You may not immediately place the names of Karen McCullah Lutz and Kirsten Smith, but the screenwriters are the Shakespeares of American movie comedy.
They achieved this status in part by updating the Bard in 10 Things I Hate About You (a sprightly rethink of Taming of the Shrew) and She's the Man (Twelfth Night). In between they wrote an original, Legally Blonde, an effervescent social satire tweaking mean girls and social-climbing boys, exalting tiny dogs and underdogs.
It is with great regret I report that The House Bunny is their Cymbeline. This loopy tale of a playmate booted from the Playboy mansion and hunting for a safe hutch, boasts the patented Lutz/Smith babble, but not the iridescent bubble.
Despite a winning performance by Anna Faris, the cutest thing in platform shoes since Goldie Hawn, the film falls on its keister so many times that before long the perky pinkness turns bruising black-and-blue. Filmmaker Fred Wolf, who doesn't seem to have been the right man for this job, directs with a heavy hand; the results are more frantic than antic.
Happily, his film has laughs, most of them derived from the premise of a Playboy playmate as an agent of girl power.
After Hugh Hefner (himself) metaphorically kicks Shelley to the curb, she finds a home as the upbeat house mother to a sorority of gloomy feminists lacking interpersonal skills. Within days she has them playing dumb and dressing like bimbos, as a flock of frat boys swoops down on them.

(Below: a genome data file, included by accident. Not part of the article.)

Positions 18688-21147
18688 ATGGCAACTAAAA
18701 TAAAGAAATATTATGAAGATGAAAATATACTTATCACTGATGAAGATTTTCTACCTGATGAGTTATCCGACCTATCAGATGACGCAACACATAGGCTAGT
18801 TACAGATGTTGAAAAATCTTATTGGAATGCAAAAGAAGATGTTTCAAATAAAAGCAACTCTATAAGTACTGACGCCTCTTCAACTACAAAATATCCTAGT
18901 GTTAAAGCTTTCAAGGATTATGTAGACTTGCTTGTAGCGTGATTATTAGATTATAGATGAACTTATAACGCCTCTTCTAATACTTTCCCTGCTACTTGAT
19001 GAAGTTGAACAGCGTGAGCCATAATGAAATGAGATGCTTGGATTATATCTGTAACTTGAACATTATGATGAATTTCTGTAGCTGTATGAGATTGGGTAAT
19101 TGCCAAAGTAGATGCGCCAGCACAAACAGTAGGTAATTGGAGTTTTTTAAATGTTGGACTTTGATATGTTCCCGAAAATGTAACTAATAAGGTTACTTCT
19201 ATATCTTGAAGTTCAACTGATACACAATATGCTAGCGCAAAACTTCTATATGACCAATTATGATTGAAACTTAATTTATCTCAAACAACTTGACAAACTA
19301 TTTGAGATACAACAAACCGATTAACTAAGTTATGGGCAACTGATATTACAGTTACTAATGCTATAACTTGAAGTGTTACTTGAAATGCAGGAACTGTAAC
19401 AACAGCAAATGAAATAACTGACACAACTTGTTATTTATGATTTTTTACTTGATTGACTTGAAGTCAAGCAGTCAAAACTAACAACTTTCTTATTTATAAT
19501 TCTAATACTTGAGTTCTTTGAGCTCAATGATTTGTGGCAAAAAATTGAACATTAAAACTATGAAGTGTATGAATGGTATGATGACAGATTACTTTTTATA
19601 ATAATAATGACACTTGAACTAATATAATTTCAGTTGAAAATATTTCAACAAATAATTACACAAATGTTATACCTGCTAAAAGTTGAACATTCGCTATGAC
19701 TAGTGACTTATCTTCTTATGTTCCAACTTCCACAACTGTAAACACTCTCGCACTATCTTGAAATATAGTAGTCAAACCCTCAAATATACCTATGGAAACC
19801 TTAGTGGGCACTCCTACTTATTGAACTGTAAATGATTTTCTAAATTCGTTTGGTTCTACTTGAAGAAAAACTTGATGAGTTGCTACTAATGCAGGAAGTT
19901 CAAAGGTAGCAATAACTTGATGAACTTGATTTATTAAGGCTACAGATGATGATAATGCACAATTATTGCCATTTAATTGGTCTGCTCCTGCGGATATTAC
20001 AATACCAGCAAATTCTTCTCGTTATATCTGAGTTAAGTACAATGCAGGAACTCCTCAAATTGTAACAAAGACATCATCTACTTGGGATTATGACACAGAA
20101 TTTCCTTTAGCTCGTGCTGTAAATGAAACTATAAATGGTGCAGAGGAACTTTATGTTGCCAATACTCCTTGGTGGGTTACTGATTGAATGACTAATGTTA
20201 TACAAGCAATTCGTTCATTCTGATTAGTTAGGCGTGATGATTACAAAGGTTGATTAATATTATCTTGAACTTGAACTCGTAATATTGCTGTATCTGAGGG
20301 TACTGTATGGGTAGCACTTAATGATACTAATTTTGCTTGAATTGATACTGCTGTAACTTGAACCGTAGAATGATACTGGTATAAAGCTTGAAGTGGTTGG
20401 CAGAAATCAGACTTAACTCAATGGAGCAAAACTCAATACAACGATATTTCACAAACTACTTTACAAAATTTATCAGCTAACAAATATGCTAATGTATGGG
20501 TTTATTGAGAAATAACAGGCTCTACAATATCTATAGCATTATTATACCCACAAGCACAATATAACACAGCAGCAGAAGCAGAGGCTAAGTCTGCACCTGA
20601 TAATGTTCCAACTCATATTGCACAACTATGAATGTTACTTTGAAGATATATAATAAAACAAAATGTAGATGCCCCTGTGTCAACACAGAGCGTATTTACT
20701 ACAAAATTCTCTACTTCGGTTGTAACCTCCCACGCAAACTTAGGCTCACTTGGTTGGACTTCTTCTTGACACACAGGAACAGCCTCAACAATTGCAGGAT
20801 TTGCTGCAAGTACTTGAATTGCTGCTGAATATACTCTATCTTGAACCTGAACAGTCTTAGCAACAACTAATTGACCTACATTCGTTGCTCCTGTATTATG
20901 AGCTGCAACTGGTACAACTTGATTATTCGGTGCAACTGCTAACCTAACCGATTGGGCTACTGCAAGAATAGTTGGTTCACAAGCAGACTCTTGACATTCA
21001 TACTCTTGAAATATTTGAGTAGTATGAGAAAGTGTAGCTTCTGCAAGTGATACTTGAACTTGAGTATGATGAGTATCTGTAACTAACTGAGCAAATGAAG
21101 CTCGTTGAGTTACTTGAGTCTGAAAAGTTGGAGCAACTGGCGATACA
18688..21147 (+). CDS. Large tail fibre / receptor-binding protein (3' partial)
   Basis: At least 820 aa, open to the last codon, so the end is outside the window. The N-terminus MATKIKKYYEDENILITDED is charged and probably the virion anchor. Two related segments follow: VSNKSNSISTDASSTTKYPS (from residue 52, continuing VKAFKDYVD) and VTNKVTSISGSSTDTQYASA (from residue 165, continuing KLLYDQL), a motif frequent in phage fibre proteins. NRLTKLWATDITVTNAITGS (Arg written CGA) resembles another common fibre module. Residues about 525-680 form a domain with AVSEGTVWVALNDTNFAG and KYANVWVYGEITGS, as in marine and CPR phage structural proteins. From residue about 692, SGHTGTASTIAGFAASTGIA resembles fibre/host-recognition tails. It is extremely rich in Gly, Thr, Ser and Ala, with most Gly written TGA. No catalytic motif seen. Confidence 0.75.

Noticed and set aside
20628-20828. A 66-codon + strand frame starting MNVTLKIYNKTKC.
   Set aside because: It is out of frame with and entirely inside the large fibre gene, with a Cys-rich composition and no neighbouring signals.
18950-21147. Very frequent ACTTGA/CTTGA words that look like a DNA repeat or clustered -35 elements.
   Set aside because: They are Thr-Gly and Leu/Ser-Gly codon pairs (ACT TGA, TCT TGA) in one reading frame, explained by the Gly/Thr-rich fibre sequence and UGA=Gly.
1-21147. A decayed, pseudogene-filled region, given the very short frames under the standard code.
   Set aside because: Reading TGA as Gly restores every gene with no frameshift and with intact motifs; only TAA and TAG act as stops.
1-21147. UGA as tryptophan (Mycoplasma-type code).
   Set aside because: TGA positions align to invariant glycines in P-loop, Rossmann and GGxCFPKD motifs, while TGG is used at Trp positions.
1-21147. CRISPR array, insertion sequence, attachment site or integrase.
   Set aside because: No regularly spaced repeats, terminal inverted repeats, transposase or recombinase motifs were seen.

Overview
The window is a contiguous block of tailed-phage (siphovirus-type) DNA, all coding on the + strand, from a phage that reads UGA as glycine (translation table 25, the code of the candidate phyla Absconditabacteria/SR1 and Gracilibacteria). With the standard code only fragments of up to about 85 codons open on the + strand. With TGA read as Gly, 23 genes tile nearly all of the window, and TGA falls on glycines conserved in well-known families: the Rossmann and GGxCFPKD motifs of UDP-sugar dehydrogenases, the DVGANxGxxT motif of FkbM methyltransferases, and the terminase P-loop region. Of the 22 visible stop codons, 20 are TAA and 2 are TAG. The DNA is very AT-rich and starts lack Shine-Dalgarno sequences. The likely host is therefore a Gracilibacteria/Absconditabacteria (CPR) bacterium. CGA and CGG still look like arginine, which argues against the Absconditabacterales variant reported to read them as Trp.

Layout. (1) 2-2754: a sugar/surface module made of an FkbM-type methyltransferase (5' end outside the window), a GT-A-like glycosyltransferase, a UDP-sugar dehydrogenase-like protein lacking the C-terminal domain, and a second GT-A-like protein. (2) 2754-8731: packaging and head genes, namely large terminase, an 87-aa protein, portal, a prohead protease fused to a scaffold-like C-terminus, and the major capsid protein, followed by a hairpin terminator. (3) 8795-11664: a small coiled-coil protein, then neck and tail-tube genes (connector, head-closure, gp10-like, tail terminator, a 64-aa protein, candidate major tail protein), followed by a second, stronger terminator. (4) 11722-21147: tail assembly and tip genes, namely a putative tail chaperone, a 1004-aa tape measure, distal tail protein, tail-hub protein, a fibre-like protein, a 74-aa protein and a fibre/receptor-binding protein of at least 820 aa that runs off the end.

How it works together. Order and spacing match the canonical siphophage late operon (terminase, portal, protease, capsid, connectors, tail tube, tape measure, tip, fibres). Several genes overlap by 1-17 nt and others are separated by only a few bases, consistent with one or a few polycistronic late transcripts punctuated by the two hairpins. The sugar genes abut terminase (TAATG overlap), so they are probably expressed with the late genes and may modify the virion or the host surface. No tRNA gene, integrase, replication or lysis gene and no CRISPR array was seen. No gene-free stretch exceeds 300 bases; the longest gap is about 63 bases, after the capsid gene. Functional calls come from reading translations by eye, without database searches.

The joke is on the vapid boys. But should moviegoers miss the point, Shelley - attracted to a genial do-gooder (Colin Hanks) - realizes that she, too, needs intellectual skills if she is to have a relationship of more than 20 minutes.
Faris (the hilariously clueless creature of Scary Movie, Lost in Translation, and the underknown Smiley Face) plays Shelley to perfection. With the lemon-mousse hair, orange-tinted skin, and suggestions of surgically enhanced everything, she might as well carry a sign, "I'm not fake anything, I'm real silicon."
The House Bunny **
Directed by Fred Wolf, written by Karen McCullah Lutz and Kirsten Smith, distributed by Sony Pictures Entertainment. With Anna Faris and Colin Hanks.
Running time: 1 hour, 38 mins.
Parent's guide: PG-13 (sexual innuendo, profanity, coarse humor)
Showing at: area theaters
Contact movie critic Carrie Rickey